It seems that every time an aviation accident occurs involving an airplane more than about fifteen years old, media reports focus on the airplane's age, when in fact this has little or nothing to do with the accident. (Witness the headlines breathlessly announcing that the Tu-154 was -- gasp -- TWENTY YEARS OLD!)As a retired American Airlines Captain, I just have to roll my eyes and shake my head a bit. I have an informal affiliation with a fearful flier program, so I'm familiar with peoples' concerns; a common one is that the airplane might be old, and therefore about to fall apart. I have to repeatedly assure them that a) they're probably assuming, incorrectly, that because an automobile of a given age can be considered "old," the same applies to an airplane of the same age, and b) an airplane can be maintained in airworthy condition for many decades, so its age is immaterial, anyway.Many of the MD-80s I flew at AA, by the time I retired, were over twenty years old. (And before I was hired by AA, I rarely flew an airplane that was newer than twenty.) [JF note: Until I got a small Cirrus-SR20 airplane in 2000, I had flown only rented Cessnas and Pipers built from the mid-1950s through the early 1970s.]You commented that Category III approaches and landings are automatic. That is mostly true, but there are exceptions. I also flew the Boeing 737-800 for a few years, and it uses a Head-Up Display (HUD), for hand-flown Cat III approaches and landings. Personally, I prefer that to autoland. (The -800, of course, is autoland-capable, but AA elected to use the HUD instead.)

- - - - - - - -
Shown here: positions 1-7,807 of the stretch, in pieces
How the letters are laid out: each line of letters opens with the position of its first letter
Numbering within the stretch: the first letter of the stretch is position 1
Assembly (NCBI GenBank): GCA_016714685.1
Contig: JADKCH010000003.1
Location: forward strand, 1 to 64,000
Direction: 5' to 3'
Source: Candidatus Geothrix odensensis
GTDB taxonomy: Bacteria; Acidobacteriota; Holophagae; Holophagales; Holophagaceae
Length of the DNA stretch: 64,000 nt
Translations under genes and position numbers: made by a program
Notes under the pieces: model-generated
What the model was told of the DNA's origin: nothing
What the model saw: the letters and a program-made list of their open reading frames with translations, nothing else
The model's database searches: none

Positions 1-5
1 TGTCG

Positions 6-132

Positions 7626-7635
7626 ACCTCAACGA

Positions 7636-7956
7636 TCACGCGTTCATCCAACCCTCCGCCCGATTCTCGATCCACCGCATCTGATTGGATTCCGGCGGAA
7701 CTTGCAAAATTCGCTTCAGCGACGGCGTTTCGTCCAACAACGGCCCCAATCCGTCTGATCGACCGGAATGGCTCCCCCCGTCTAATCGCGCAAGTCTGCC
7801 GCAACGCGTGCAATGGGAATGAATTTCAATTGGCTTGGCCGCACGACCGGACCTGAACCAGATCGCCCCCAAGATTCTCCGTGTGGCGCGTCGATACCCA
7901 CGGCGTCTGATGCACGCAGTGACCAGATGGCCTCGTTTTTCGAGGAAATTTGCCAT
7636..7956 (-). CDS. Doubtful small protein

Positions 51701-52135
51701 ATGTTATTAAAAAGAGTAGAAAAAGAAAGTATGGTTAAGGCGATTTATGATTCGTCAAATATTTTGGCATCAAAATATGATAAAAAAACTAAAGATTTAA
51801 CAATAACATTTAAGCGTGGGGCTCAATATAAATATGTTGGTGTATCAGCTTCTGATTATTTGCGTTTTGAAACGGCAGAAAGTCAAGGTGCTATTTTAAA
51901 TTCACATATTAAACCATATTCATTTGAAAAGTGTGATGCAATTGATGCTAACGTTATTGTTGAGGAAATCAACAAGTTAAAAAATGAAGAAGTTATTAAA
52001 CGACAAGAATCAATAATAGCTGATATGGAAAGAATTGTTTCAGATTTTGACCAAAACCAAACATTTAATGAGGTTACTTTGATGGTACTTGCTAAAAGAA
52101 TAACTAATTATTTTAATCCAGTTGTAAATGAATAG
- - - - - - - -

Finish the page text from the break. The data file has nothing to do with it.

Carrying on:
Nadia Lopez didn't think anybody cared about her middle school. Then Humans of New York told her story to the Internet—and everything changed.